Building a strong, cyber-security posture requires a team. All hands should be on deck, from employees in the IT department to those in HR. As long as everyone knows the role they play security-wise, you can mitigate a threat pretty easy. For instance, employees in the finance department should know how to spot phishing emails from afar and should avoid using public Wi-Fi networks to access company networks.
With the help of a risk register, risk management can help you identify and delegate roles to the right individuals. Not only can these people monitor the security controls you implement, but they can also help update them when the need arises. Simply put, a divide and conquer approach is the best path to building a secure business.
Improve Employee Training
Your business’ online security posture is as strong as your weakest link. A hacker might only need to gain access to an employee’s account to access the rest of your data. For instance, a mistake as simples as employees using weak passwords leaves you vulnerable to an attack.
You should use risk management to identify areas that employees need to be trained on. This can include training on both recurring threats and upcoming ones in your industry. Risk management will also offer you insights on how to create a great security training program for onboarding new employees.
Enhance Organizational Wide Communication
Timing is everything in the face of a cyber-security threat. Delay with a few seconds, and you risk losing a lot. For instance, a single hour of downtime on Prime Day cost Amazon $100 million in lost sales. As a result, the individuals who play different roles in the organization need to understand that timely communication is essential.
Risk management can help you build a strong communication plan for both normal business activities and cyber-attacks. The channel of communication chosen is as vital as the message being delivered. For instance, it can be ineffective to send a CSO an email in the middle of the night to alert them of an ongoing cyber breach. Ideally, a call will be more effective. A great communication plan will outline the nitty-gritty details of how to communicate throughout the organization.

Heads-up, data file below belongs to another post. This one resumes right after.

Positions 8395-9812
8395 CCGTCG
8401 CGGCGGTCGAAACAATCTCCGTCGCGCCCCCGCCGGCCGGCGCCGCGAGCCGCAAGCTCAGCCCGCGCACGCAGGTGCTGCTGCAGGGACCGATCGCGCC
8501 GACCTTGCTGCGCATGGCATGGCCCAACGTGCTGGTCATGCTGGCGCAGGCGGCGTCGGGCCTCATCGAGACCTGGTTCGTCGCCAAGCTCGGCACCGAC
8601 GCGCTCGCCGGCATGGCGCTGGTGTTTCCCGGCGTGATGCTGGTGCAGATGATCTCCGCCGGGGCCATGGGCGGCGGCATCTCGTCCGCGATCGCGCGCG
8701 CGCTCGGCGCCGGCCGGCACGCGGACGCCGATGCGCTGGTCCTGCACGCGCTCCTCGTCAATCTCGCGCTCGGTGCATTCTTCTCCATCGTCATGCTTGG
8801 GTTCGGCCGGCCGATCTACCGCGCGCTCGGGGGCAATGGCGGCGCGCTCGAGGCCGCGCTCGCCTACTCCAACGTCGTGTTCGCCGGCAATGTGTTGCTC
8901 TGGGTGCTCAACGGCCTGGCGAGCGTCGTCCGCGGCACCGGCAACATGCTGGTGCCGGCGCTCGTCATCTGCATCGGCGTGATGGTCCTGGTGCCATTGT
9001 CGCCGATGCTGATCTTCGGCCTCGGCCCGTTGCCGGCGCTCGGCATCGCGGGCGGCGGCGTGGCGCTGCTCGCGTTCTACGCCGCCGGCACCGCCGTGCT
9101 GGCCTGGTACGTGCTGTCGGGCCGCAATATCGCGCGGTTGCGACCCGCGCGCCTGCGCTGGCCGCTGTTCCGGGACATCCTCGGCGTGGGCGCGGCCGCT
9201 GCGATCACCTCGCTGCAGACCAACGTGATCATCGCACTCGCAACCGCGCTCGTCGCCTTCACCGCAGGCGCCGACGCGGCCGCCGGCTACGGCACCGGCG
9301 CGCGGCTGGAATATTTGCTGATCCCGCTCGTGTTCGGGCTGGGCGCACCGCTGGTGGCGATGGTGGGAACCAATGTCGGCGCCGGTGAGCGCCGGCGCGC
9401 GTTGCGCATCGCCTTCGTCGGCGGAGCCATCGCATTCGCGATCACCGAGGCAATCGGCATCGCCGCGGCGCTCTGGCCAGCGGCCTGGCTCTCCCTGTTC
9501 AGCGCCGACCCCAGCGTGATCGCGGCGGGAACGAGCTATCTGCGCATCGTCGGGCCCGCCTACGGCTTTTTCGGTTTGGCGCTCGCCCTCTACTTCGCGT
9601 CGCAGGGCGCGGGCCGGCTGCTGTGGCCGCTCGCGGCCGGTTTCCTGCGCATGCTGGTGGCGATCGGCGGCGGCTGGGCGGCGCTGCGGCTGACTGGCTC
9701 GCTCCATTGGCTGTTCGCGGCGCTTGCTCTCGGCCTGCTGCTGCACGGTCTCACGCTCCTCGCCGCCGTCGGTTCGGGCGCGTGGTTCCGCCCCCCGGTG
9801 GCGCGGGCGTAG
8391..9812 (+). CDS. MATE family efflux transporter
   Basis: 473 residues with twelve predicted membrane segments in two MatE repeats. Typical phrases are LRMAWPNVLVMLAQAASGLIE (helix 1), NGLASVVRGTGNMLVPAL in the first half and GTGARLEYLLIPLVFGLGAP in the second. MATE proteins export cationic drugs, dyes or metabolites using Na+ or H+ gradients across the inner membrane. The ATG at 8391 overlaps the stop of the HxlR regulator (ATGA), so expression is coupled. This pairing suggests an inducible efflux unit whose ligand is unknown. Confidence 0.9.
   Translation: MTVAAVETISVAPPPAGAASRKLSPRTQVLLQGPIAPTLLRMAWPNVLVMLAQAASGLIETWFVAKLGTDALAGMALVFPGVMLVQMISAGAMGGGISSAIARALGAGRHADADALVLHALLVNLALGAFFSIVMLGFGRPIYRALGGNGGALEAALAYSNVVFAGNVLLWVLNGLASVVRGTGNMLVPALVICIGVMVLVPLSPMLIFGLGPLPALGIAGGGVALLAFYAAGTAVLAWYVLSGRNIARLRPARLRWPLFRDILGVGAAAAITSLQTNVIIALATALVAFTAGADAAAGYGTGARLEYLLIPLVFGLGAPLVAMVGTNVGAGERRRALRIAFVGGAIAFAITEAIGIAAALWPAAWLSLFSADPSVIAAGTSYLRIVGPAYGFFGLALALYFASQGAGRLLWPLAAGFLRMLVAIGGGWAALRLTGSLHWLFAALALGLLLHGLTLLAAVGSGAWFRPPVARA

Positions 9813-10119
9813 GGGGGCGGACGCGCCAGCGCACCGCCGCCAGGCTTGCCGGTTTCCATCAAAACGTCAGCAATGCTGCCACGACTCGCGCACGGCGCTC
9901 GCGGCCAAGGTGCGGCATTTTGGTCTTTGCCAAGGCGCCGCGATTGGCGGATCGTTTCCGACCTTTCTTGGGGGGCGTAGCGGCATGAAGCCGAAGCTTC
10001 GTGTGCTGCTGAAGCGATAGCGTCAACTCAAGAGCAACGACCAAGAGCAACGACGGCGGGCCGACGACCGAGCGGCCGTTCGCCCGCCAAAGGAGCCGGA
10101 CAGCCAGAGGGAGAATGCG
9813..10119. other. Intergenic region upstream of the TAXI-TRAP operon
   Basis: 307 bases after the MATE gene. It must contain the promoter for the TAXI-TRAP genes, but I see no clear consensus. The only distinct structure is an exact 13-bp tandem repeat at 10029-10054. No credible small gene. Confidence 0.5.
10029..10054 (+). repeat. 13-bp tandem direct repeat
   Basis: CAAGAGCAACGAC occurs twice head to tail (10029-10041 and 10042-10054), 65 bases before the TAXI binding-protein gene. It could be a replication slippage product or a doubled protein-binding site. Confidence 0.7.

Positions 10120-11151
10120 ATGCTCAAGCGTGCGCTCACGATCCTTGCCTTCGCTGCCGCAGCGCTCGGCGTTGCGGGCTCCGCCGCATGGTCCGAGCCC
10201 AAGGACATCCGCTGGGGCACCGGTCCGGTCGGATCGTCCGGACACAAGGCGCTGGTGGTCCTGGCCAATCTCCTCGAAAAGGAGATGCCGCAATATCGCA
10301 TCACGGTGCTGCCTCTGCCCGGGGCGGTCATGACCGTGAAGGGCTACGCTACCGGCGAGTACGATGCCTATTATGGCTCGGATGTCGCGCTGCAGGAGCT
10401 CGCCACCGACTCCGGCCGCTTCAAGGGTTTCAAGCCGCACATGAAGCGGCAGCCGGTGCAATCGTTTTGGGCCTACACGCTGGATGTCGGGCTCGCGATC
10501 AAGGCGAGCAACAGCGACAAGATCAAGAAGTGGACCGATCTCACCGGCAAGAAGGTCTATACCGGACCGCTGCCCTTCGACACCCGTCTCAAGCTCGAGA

Create Contingency Plans
While you might plan on how to defend your business against security threats, there is still a chance that they will affect your business. With a contingency plan, it becomes pretty easy to recover from the threats. For instance, having a disaster recovery plan can limit the damage caused by a data breach.
It also outlines the roles that everyone should play when disaster strikes. If you need to communicate with investors and customers, the plan should touch on this. Your risk management plan should help you analyze the different scenarios and pick a great contingency plan.
It is borderline impossible to predict the future, but that doesn’t mean you have to wait for tomorrow blindly. Risk management offers your business some confidence to face current and future threats. Align your risk management plans with your business objectives to fortify your business’ future.
Ken Lynch is an enterprise software startup veteran, who has always been fascinated about what drives workers to work and how to make work more engaging. Ken founded Reciprocity to pursue just that. He has propelled Reciprocity’s success with this mission-based goal of engaging employees with the governance, risk, and compliance goals of their company in order to create more socially minded corporate citizens. Ken earned his BS in Computer Science and Electrical Engineering from MIT. Learn more at ReciprocityLabs.com.SECURITY